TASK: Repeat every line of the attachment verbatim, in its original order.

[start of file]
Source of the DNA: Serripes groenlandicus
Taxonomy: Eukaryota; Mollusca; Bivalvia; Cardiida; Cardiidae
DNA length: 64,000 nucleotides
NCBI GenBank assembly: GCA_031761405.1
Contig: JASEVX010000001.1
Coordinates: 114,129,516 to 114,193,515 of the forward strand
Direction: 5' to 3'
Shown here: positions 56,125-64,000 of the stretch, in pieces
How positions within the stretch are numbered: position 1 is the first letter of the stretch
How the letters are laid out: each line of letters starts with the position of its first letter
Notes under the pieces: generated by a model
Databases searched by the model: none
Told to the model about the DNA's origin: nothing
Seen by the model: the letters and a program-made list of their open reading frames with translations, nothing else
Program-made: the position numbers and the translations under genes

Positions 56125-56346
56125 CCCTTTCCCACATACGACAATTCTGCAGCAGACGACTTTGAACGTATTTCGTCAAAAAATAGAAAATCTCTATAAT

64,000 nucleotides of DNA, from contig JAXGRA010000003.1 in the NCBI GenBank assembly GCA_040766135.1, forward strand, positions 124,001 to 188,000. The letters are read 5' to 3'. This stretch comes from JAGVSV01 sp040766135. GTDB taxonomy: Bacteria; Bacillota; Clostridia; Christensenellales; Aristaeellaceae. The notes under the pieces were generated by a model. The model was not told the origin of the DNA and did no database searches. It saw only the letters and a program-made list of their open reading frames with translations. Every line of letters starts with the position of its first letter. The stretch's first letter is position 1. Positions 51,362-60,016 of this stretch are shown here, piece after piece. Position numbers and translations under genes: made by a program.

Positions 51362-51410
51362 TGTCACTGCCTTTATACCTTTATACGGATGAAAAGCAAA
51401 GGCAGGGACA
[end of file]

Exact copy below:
Source of the DNA: Serripes groenlandicus
Taxonomy: Eukaryota; Mollusca; Bivalvia; Cardiida; Cardiidae
DNA length: 64,000 nucleotides
NCBI GenBank assembly: GCA_031761405.1
Contig: JASEVX010000001.1
Coordinates: 114,129,516 to 114,193,515 of the forward strand
Direction: 5' to 3'
Shown here: positions 56,125-64,000 of the stretch, in pieces
How positions within the stretch are numbered: position 1 is the first letter of the stretch
How the letters are laid out: each line of letters starts with the position of its first letter
Notes under the pieces: generated by a model
Databases searched by the model: none
Told to the model about the DNA's origin: nothing
Seen by the model: the letters and a program-made list of their open reading frames with translations, nothing else
Program-made: the position numbers and the translations under genes

Positions 56125-56346
56125 CCCTTTCCCACATACGACAATTCTGCAGCAGACGACTTTGAACGTATTTCGTCAAAAAATAGAAAATCTCTATAAT

64,000 nucleotides of DNA, from contig JAXGRA010000003.1 in the NCBI GenBank assembly GCA_040766135.1, forward strand, positions 124,001 to 188,000. The letters are read 5' to 3'. This stretch comes from JAGVSV01 sp040766135. GTDB taxonomy: Bacteria; Bacillota; Clostridia; Christensenellales; Aristaeellaceae. The notes under the pieces were generated by a model. The model was not told the origin of the DNA and did no database searches. It saw only the letters and a program-made list of their open reading frames with translations. Every line of letters starts with the position of its first letter. The stretch's first letter is position 1. Positions 51,362-60,016 of this stretch are shown here, piece after piece. Position numbers and translations under genes: made by a program.

Positions 51362-51410
51362 TGTCACTGCCTTTATACCTTTATACGGATGAAAAGCAAA
51401 GGCAGGGACA